I’m laying next to this woman, calling out her name trying to wake her up but she’s unresponsive. At least 100 people must have passed this aisle on a busy day and it’s really hard for me to believe that not even one was a doctor with medical training. I’m feeling hopeless. I’m feeling so sad that I don’t know how to help this lady. The operator just keeps asking me if she’s breathing, and it was really hard to tell.


Finally, two employees from the fire department happened to be walking by outside Costco and an employee pulled them in.


It has now been 15 minutes since I dialed 911.

They decided to use the defibrillator which finally made it‘s way to us. I stood up and took a step back.


The operator disconnected since the fire department was here. But these employees weren’t even the ones that were dispatched to the scene, they happened to be walking by. I walked to the cashier, in a daze, shocked. When it was finally my turn to pay, I saw the paramedics bringing in the gurney.


It has now been more than 20 minutes since I called 911.

They were walking what looked like casually which frustrated me a bit. I am pretty sure that this lady has brain damage by now due to lack of oxygen. I walked out of Costco, and there was the ambulance right at the entrance with it’s sirens, but the lady was still on the floor in aisle 306.


This story isn’t about why no one else stopped to help. It’s not about what ended up happening to the poor lady (although I really hope she’s okay and that I’m wrong about any brain damage due to lack of oxygen). The only thing I could think about once I was able to gather my thoughts was: if I had gone into anaphylaxis in aisle 306 of Costco, would I make it to the hospital in time?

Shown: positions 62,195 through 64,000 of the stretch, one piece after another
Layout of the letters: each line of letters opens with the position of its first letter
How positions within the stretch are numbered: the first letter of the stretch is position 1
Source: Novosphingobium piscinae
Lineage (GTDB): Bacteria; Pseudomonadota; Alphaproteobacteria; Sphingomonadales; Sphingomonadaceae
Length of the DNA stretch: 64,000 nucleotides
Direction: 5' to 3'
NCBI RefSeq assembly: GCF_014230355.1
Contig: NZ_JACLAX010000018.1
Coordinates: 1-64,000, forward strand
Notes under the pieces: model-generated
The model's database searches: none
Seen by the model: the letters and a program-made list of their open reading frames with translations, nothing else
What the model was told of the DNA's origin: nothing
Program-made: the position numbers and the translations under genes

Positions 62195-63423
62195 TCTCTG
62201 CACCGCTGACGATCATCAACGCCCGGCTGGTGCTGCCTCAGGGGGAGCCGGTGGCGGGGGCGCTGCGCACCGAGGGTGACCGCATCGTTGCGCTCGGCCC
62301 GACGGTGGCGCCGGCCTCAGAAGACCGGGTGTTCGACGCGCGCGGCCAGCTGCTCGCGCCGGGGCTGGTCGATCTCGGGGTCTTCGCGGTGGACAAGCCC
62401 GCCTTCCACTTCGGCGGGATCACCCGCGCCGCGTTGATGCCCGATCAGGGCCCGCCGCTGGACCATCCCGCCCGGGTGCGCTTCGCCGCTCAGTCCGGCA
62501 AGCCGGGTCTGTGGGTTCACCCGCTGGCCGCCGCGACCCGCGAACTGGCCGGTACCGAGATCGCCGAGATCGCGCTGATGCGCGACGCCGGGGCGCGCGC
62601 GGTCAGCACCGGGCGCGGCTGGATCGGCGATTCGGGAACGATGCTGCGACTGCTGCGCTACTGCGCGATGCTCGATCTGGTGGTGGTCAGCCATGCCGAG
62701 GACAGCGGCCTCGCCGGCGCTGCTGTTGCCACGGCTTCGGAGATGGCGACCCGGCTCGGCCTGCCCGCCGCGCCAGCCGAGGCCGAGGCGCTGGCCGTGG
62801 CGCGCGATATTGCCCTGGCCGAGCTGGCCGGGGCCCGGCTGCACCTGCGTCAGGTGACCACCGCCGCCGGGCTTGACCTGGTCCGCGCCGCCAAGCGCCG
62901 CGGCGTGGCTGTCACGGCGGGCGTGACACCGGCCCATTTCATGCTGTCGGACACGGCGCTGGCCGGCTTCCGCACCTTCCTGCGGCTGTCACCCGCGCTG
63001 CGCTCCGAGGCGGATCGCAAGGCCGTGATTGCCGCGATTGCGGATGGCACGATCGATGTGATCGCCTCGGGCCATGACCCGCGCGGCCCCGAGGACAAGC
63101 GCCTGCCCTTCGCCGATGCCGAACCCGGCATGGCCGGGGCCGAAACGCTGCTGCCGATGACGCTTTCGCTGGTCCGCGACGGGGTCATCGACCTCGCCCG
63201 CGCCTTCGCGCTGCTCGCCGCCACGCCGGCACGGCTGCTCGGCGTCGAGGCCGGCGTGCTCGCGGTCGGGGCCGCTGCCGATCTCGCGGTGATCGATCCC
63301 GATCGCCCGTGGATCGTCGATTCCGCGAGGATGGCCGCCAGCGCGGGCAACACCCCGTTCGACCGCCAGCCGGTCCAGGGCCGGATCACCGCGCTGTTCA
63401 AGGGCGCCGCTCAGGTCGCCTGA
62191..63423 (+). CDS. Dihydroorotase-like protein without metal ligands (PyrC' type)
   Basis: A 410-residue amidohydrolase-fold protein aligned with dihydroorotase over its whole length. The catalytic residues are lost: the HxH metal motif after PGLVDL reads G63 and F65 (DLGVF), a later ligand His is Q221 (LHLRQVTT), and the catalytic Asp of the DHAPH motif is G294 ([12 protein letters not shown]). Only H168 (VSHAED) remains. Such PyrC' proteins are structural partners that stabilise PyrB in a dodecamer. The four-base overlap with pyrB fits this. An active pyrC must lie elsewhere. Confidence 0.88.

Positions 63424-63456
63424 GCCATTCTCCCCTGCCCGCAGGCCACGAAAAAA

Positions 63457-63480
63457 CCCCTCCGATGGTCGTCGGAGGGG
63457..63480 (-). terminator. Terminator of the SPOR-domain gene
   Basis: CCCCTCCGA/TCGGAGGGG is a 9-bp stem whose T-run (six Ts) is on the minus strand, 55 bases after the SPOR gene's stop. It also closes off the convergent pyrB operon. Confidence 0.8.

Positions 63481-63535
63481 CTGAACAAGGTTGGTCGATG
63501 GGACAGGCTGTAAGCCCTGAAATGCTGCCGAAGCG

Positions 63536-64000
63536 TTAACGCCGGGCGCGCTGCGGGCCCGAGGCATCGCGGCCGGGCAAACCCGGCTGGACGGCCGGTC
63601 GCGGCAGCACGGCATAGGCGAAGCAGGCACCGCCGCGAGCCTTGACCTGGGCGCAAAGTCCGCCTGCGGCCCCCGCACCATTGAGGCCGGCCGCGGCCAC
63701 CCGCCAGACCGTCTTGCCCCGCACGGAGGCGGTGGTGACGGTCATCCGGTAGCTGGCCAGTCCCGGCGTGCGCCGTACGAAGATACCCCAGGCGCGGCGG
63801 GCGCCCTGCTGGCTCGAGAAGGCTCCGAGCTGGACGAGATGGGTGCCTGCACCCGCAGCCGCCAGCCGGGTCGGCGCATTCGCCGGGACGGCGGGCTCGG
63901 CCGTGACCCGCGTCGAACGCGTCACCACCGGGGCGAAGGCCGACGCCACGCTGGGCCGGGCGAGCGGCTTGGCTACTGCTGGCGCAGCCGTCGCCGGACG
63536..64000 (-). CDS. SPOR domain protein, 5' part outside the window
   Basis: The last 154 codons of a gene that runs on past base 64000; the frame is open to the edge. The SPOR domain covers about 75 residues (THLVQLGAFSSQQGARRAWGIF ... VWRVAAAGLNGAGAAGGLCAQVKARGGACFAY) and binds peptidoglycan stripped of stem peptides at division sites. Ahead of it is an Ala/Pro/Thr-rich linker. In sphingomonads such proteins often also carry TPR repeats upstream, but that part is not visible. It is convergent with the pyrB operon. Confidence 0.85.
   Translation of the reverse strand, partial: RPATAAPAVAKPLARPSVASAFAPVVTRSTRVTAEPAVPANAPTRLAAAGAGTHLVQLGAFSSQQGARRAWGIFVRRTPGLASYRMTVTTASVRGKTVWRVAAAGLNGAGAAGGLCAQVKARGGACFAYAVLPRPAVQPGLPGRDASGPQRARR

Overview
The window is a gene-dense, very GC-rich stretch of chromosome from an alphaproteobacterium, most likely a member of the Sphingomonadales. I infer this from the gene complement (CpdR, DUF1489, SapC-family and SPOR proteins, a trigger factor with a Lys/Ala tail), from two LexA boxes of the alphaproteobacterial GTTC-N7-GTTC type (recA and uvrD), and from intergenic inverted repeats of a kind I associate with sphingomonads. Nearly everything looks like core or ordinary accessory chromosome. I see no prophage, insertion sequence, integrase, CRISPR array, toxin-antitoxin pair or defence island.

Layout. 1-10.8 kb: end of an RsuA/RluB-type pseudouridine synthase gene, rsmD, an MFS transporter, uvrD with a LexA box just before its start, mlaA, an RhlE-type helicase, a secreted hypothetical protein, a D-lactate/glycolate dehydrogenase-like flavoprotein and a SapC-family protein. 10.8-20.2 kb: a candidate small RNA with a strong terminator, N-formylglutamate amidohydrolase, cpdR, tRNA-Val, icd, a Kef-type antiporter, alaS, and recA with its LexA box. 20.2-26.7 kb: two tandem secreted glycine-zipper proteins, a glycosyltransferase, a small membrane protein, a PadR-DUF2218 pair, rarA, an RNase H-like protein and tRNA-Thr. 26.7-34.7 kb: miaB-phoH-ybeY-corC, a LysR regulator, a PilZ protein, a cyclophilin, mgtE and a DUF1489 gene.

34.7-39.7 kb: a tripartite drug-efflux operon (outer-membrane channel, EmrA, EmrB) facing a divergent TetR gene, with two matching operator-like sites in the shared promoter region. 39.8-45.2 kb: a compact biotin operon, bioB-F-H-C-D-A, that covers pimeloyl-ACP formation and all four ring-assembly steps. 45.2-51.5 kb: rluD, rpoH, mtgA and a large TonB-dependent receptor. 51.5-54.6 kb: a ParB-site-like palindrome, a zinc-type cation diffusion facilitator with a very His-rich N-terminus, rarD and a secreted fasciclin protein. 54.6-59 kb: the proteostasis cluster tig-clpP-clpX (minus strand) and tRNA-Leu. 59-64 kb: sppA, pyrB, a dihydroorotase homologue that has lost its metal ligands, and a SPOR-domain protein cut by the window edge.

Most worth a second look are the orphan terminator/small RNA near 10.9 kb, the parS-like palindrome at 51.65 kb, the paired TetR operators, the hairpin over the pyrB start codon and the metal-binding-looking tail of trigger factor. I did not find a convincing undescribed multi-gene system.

The paramedics took 20 minutes to reach her. Let’s remember that we are not talking about a rural area, we are not talking about a gated community that’s hard to get to and difficult to enter, we are talking about a very busy center in Los Angeles. A Costco aisle that is towards the front of the giant store, not the back. What if I had forgotten my EpiPen or my EpiPen had failed? Would the paramedics get to me in time before I passed out and even died?


I am now very confident to say that if I ever forget my EpiPen, no matter how far away I am from home, no matter if I am not eating, I will drive back to go get it. I am now very confident to say that when I go into anaphylaxis, calling the paramedics will be the last thing on my mind - I will first use my EpiPen, take all my medications on my action plan, and then make a decision as to whether it’s faster to have someone drive me to the hospital or to call the paramedics.


This incident really shook me up. Not because seeing sick people in that condition makes me uncomfortable (some people had to step away because they felt they were going to pass out or throw up), but because of how long it took the paramedics to get to such a central area.


Moral of the story: ALWAYS use your EpiPen first!! Then asses the situation.

Do you have experience with calling 911 during an allergic reaction?

Tell me what it was like in the comments below.